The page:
Every once in a while I like to step outside my comfort zone (consumer credit) and tackle an issue that intrigues me, like this one. In the spirit of full disclosure, I don’t know squat about women’s financial issues. What I do know is how to enlist the help of someone who does, and then lean on her heavily for insight, which is exactly what I did here. Last week I ran into my pal and personal finance expert Manisha Thakor and bent her ear on the subject. Enjoy!
Do women have materially different personal finance issues to deal with than men?
“Surprisingly – yes. While the technical basics of personal finance are essentially gender neutral, it is extra vital for women to act on them early and often given the different life headwinds they currently face as compared to men. Additionally, as the enduring success of pop psychology books like “Men Are From Mars, Women are from Venus” by John Gray or more academic works such as “You Just Don’t Understand: Men and Women In Conversation” by Deborah Tannen demonstrate – men and women can see the same financial information (or pitch) and interpret it differently. Historically, the financial services industry has been run by males for males.
Women want to really to have their long term goals understood and a strong sense of how the financial plan will get them there. By contrast (and of course this is a broad generalization) men tend to be more transactionally oriented and convert more quickly. So guess who advisors focus on more?”
Exactly what issues do women face that men don’t?
* Women live longer – an average of 5 to 7 years (according to the CDC)
* Women earn less – still $.77 on the male dollar (according to the Census Bureau)
* Women spend an average of 11.5 fewer years than men in the paid workforce, opting out to care for children and/or elderly parents (according to the Women’s Institute for a Secure Retirement).
Stir all that together and you’ve got a pretty toxic cocktail.
To illustrate, let’s compare the retirement saving experience of Joe vs. Jane
Joe starts saving $5,000 a year at age 25 (10% of a $50,000 salary). Joe saves this same amount annually until age 70 and earns an average compound annual return over that time of 6% by investing in a balanced mix of low-cost stock and bond mutual funds.
At age 70, Joe has a retirement nest egg of $1,063,717.
Now, let’s look at Jane. Jane also starts saving 10% of her salary at age 25. Alas, Jane only makes 77% of what Joe does so her contribution is $3,850. Jane keeps this up until age 30. Jane then takes 11 years (rounding here…) out of the paid workforce to raise her kids. At age 41 she re-enters the work world and once again begins saving $3,850 a year until age 70. Both the retirement money she saved pre- and post- children grow at 6% a year on average.
At age 70, Jane has a nest egg of $506,742. Or said slightly differently…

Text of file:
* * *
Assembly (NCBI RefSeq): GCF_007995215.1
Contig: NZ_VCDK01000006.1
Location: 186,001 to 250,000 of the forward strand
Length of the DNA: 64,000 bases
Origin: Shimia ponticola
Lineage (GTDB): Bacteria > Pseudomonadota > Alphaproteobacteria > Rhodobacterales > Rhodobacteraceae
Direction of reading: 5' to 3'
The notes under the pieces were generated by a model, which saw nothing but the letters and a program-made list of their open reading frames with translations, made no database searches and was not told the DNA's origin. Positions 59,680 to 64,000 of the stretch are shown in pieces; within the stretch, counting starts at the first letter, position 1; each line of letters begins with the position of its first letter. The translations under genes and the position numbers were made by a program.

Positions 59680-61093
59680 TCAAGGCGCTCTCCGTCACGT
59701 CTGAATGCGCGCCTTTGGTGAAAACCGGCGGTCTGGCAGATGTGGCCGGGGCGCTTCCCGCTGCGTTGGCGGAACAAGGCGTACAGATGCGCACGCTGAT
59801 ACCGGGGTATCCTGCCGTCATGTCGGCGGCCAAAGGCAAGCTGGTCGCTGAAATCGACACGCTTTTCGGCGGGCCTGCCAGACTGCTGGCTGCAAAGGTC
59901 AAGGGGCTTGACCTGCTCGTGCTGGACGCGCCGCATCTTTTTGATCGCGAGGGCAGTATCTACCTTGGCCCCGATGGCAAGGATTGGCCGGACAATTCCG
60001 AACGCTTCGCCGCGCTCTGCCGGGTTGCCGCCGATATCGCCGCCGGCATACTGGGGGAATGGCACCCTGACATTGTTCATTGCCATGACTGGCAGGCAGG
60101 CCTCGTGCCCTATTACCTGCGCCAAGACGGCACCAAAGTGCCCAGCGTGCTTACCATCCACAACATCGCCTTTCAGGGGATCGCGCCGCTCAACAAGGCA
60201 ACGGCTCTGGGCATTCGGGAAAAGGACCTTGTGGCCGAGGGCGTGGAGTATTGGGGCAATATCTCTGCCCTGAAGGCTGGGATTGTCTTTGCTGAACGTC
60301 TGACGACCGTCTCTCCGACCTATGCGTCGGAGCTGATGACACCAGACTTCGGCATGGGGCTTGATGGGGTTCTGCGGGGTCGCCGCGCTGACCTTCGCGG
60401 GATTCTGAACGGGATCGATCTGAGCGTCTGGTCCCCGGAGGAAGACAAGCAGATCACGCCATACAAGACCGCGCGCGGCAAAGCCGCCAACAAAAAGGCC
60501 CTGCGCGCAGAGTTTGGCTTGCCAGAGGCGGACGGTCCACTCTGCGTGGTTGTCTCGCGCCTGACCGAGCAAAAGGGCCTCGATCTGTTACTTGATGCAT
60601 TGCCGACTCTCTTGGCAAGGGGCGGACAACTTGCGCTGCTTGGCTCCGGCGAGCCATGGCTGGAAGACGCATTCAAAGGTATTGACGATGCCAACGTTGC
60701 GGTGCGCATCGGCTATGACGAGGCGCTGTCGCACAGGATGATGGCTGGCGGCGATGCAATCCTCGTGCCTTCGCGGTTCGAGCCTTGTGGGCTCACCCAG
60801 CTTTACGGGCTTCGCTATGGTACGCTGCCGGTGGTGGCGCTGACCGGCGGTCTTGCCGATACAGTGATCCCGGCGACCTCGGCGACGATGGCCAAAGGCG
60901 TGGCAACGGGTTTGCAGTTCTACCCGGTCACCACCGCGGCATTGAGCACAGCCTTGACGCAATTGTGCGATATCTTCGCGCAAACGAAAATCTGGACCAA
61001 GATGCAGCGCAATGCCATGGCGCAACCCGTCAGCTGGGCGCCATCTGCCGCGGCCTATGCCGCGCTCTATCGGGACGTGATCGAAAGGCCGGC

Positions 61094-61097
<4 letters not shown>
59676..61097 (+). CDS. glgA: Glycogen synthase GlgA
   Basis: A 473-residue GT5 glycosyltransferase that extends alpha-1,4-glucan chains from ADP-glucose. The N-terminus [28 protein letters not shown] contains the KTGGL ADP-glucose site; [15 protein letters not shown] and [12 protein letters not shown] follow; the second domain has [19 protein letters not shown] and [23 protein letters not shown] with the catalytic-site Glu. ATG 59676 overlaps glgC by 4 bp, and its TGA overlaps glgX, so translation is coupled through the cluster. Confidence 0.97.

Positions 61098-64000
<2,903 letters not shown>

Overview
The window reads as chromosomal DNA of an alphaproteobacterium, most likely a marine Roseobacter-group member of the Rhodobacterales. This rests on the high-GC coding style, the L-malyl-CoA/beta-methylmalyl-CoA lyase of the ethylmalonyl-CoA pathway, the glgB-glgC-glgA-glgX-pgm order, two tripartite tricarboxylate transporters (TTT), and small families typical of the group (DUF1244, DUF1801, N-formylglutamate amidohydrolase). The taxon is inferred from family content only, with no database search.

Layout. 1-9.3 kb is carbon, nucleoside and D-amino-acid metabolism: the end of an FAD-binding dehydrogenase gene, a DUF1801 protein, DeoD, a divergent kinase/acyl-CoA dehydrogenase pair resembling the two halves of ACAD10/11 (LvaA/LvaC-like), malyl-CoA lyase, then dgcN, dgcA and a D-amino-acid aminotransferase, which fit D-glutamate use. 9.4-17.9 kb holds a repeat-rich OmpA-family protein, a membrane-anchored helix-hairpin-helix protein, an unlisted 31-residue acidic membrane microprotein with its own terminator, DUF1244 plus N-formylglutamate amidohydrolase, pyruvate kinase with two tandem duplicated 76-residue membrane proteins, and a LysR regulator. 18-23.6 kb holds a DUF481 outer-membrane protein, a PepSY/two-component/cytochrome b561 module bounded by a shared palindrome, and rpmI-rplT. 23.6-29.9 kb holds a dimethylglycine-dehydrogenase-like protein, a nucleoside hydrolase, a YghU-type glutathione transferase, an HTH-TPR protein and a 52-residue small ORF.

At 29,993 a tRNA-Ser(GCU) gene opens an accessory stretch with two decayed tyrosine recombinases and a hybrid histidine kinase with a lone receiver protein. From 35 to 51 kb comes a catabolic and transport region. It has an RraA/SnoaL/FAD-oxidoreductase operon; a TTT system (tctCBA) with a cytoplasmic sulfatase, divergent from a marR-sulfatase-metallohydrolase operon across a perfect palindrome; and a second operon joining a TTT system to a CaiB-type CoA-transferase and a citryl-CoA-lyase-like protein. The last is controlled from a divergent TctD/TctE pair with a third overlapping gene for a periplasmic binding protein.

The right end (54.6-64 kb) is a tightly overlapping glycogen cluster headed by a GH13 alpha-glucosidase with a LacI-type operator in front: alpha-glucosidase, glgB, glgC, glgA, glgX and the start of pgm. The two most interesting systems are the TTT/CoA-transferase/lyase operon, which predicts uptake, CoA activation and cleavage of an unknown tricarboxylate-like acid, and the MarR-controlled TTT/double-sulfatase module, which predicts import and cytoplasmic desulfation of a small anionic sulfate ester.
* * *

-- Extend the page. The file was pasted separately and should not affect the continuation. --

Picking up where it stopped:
Jane has 1/2 of the nest egg that Joe does as a result of “The 77/11 Effect.”
When it comes to personal credit, do women play an equal role as men?
I asked this knowing that women are listed as “authorized users” on credit cards much more often than men. According to Thakor…
“From my experience talking with women (I’ve yet to find a rigorous study to back this observation up) women over the age of 40 (of which I am one!) have not been as aware about the importance of establishing a strong… and LONG… credit history. Part of this may have been because credit scores in decades past were not as widely used as they are today – in terms of setting everything from insurance premiums to determining whether or not a landlord will rent to you.
By contrast, women in their 20s and 30s I’ve observed are MUCH more savvy about credit scores than I had expected. Alas, I’ve observed a lot of this knowledge has been gleaned in the school of hard knocks – often through racking up credit card debt in college without fully understanding the repercussions… and then having to dig themselves out of the hole. This is not to beat up on women; men are not saints either when it comes to responsible use of credit cards over the past few decades. But I have noticed this interesting age gap between knowledge level and interest around credit cards.
In a divorce, how does a woman’s journey to re-establishing personal credit differ that that of a man (if any)?
“This is a fascinating question and one where the Credit Card Act of 2009 may be creating some unintended negative repercussions for newly divorced women – especially those who had worked in the home prior to the divorce. The more stringent rules regarding current earning history when it comes to procuring new credit often makes it harder on women than men post-divorce… unless they continued to work and ideally also maintain at least one credit card in their name during the marriage.
This is amplified by the tendency for men’s standards of living to rise post-divorce while women’s decrease materially… making them look to lenders as even less attractive candidates for credit. As a result, I believe while it’s vital for both men and women to have a solid grasp on the basics of personal finance I am concerned that women have less wiggle room for error due to these “life headwinds.” That’s why I focus my work primarily around raising awareness for women’s economic empowerment.”
Thanks to Manisha for the generous amount of time she spent with me for this piece.
John Ulzheimer is the President of Consumer Education at SmartCredit.com, the credit blogger for Mint.com, and a contributor for the National Foundation for Credit Counseling. He is an expert on credit reporting, credit scoring and identity theft. Formerly of FICO, Equifax and Credit.com, John is the only recognized credit expert who actually comes from the credit industry. The opinions expressed in his articles are his and not of Mint.com or Intuit. Follow John on Twitter.